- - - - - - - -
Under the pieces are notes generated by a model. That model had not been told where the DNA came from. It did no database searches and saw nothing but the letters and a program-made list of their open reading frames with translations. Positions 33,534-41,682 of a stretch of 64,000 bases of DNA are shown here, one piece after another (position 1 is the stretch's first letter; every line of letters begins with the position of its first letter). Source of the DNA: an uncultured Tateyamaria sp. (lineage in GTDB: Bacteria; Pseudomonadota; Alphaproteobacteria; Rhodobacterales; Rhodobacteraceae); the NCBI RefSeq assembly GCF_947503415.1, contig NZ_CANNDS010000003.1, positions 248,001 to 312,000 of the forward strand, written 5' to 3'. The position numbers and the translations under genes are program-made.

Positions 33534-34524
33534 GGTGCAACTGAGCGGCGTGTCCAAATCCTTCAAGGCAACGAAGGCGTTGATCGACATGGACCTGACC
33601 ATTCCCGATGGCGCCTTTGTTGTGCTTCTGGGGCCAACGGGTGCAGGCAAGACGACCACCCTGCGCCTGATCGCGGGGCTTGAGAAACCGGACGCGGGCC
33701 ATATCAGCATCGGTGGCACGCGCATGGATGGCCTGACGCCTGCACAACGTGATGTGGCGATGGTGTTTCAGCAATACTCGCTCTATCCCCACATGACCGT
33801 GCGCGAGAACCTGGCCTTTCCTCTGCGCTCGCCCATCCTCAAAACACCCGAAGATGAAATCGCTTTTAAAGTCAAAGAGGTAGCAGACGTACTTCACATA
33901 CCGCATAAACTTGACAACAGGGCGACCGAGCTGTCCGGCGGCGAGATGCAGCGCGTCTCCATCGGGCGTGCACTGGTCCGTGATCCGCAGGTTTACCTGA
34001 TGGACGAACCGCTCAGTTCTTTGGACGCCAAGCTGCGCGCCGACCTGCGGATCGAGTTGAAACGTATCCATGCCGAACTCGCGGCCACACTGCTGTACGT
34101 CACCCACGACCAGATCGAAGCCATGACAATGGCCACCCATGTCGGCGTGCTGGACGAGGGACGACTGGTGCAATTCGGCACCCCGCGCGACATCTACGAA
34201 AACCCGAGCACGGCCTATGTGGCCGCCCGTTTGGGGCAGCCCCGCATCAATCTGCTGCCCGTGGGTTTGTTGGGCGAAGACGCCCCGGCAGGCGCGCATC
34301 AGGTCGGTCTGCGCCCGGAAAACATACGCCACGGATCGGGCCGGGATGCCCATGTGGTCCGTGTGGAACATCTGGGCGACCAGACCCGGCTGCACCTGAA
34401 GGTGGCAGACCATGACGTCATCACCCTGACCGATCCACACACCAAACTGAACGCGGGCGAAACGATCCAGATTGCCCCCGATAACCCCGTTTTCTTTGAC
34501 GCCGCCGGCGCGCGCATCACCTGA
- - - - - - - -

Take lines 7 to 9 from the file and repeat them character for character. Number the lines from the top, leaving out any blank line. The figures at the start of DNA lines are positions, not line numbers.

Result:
33901 CCGCATAAACTTGACAACAGGGCGACCGAGCTGTCCGGCGGCGAGATGCAGCGCGTCTCCATCGGGCGTGCACTGGTCCGTGATCCGCAGGTTTACCTGA
34001 TGGACGAACCGCTCAGTTCTTTGGACGCCAAGCTGCGCGCCGACCTGCGGATCGAGTTGAAACGTATCCATGCCGAACTCGCGGCCACACTGCTGTACGT
34101 CACCCACGACCAGATCGAAGCCATGACAATGGCCACCCATGTCGGCGTGCTGGACGAGGGACGACTGGTGCAATTCGGCACCCCGCGCGACATCTACGAA